countries responded to the 2015/2020 deadlines fixed by International Telecommunication Union, ITU, (Aihe; 2008, p.2.).
For emphasis, the switchover deadlines of selected countries are shown in table 1. It is believed that after all the countries
must have observed their individual deadlines, the broadcasting audience would start enjoying quality signals. They would
also have the options of multiple channels from a particular station.

3.       The Gains of Digital Broadcasting
Generally, digital broadcasting has enormous benefits it can render to both the audience and broadcasters. These benefits
could be in the direction of programme content, media convergence, quality signals and multiple channels. Nevertheless,
Udeorah (2009, p.7) submits that the PAC “deliberated and determined the benefits of digitization”. Different sectors of the
society shall benefit in different ways. Below are the advantages of digitization.

 3.1.    National interest
 When the transition is fully completed, the spectrum will be freed up. Thus, the spectrum can be applied to other services.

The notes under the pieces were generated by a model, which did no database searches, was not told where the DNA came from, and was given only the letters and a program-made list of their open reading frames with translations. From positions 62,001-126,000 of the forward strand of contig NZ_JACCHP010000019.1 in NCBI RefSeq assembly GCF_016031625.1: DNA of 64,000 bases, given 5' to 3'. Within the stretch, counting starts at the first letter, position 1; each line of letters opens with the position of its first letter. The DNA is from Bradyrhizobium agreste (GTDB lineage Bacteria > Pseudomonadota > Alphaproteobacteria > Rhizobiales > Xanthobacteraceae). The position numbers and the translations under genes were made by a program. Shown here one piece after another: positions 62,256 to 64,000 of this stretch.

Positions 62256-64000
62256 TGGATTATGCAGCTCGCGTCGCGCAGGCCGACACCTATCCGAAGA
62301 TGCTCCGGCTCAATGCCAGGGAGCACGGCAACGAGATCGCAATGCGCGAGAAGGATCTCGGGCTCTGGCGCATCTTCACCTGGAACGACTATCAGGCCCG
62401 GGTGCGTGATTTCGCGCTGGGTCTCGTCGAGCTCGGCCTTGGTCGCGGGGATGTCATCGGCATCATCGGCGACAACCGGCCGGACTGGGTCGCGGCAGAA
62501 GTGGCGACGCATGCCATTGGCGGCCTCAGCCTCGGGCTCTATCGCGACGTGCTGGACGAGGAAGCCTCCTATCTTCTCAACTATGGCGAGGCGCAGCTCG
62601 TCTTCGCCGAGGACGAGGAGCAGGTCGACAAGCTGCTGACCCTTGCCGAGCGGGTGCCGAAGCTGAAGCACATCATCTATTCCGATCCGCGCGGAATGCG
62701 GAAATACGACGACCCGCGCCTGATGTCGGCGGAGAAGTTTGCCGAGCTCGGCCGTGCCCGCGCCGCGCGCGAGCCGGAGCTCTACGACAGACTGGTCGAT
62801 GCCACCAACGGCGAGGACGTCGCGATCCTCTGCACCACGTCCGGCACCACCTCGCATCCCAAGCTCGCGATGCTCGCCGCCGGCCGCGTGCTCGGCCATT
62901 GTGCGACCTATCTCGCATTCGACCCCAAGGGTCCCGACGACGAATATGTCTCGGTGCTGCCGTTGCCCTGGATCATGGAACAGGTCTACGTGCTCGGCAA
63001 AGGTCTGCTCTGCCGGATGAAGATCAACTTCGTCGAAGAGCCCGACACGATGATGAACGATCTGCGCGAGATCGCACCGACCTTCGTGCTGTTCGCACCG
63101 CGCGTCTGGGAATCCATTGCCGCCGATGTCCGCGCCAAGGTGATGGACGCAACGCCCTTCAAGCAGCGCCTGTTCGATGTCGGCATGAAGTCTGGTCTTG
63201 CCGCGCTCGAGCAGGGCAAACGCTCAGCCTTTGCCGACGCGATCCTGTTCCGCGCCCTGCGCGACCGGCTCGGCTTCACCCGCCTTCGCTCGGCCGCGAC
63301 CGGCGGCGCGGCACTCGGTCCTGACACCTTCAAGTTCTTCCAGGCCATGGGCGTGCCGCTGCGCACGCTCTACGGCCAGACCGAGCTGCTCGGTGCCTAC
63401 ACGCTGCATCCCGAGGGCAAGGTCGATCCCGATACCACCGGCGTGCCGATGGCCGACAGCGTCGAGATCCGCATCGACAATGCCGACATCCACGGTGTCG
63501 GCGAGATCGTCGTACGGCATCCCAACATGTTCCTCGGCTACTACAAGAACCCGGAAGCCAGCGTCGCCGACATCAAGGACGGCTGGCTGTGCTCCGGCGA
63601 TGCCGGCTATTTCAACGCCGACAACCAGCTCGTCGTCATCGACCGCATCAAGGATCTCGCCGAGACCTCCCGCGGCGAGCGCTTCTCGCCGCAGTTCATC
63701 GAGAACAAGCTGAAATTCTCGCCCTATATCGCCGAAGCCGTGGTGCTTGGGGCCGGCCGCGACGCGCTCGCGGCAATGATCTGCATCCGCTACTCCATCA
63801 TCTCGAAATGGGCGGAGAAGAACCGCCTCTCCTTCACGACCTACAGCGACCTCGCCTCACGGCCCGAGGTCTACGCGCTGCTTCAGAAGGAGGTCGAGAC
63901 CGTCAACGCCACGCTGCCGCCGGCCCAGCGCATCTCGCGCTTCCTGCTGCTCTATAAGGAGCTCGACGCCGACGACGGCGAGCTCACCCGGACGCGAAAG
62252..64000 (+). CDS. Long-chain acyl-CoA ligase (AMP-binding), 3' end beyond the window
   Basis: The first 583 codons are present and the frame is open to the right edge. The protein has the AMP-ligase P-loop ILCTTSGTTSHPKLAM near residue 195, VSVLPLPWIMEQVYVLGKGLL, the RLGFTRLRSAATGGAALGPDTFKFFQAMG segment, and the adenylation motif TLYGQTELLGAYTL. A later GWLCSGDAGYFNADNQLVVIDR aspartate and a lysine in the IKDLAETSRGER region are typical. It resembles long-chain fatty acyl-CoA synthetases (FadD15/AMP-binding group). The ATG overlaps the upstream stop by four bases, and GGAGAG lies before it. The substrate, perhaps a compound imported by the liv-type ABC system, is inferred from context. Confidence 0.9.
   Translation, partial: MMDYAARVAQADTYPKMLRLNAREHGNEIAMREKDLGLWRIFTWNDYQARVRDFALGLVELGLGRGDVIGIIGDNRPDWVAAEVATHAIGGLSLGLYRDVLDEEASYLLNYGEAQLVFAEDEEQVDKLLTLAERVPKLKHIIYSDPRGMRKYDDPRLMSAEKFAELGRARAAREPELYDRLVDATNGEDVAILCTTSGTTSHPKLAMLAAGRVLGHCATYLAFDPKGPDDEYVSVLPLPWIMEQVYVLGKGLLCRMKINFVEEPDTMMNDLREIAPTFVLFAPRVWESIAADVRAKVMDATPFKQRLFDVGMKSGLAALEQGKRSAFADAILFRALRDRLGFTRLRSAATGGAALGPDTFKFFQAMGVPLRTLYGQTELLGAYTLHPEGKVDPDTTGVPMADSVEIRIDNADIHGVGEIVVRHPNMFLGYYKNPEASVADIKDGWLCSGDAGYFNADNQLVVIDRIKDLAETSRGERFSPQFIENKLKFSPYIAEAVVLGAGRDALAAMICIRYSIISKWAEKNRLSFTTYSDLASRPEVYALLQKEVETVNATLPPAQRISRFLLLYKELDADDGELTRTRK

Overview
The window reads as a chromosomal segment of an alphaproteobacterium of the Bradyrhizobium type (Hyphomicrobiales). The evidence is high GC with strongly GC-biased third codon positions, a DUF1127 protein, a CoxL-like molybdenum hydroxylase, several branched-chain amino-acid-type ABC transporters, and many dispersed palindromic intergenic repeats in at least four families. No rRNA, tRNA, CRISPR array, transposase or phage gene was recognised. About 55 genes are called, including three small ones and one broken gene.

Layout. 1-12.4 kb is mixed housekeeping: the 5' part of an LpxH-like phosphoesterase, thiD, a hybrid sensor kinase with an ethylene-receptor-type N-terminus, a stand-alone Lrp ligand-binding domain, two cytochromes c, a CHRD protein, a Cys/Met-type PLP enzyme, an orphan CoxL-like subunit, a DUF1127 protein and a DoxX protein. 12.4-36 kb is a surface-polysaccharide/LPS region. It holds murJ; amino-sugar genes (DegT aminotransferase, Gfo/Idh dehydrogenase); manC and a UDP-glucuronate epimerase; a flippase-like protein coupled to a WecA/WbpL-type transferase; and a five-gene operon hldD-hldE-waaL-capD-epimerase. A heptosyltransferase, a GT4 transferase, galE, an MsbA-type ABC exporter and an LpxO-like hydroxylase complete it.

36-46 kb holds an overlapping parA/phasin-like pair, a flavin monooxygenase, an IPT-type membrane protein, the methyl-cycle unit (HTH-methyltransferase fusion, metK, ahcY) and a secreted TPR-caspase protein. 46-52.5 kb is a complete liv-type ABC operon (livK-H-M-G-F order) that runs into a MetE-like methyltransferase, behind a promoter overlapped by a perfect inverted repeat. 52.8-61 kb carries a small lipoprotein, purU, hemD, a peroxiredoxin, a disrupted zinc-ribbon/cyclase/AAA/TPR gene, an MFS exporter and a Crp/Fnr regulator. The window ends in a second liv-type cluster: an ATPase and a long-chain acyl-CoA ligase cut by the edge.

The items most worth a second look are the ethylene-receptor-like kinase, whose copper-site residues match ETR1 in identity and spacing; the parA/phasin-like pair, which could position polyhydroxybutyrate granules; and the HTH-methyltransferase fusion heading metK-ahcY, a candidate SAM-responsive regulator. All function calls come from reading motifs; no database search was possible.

This is in line with Mishkind (2009: p.4) submission that American Congress had a “desire to generate more money by
auctioning spectrum space.” The implication is that “a huge spectrum will be available for radio and television stations in
Nigeria” (Ocholi; 2009, p. 1). This is because, digital transmission enhances “limited spectrum use” (Uzor; 2008, p.2).
However, Baran (2010, p. 227) argues that “if broadcasters opt to devote their entire spectrum space, as technologically
required, to the transmission of high definition images, they will lose audience share to cable, the internet and DBS, all of
which offer multiple channels of programming and data.”

In the light of the benefits regarding national interest, Ekeh (2009, p.1) notes that “Nigeria is ahead of most African
countries in the march towards 2012 switchover date as well as in the state of the industry.”

3.2. Viewers’ Interest
Digital broadcasting will afford the viewers “more programming choice arising from efficient spectrum utilization”
(Udeorah, 2009, p. 7). Digital broadcasting “plays a vital role in information dissemination due to its high receptivity, vast
coverage and efficiency” (Bunshak; 2006, p. 9). The viewers are going to receive clearer pictures because digital
broadcasting “promises television pictures that are as clear and crisp as a Cineplex feature” (Rodman; 2006, p. 268). There
will be optimum utilization because the viewers will be able to receive multiple channels from one station. The variety will,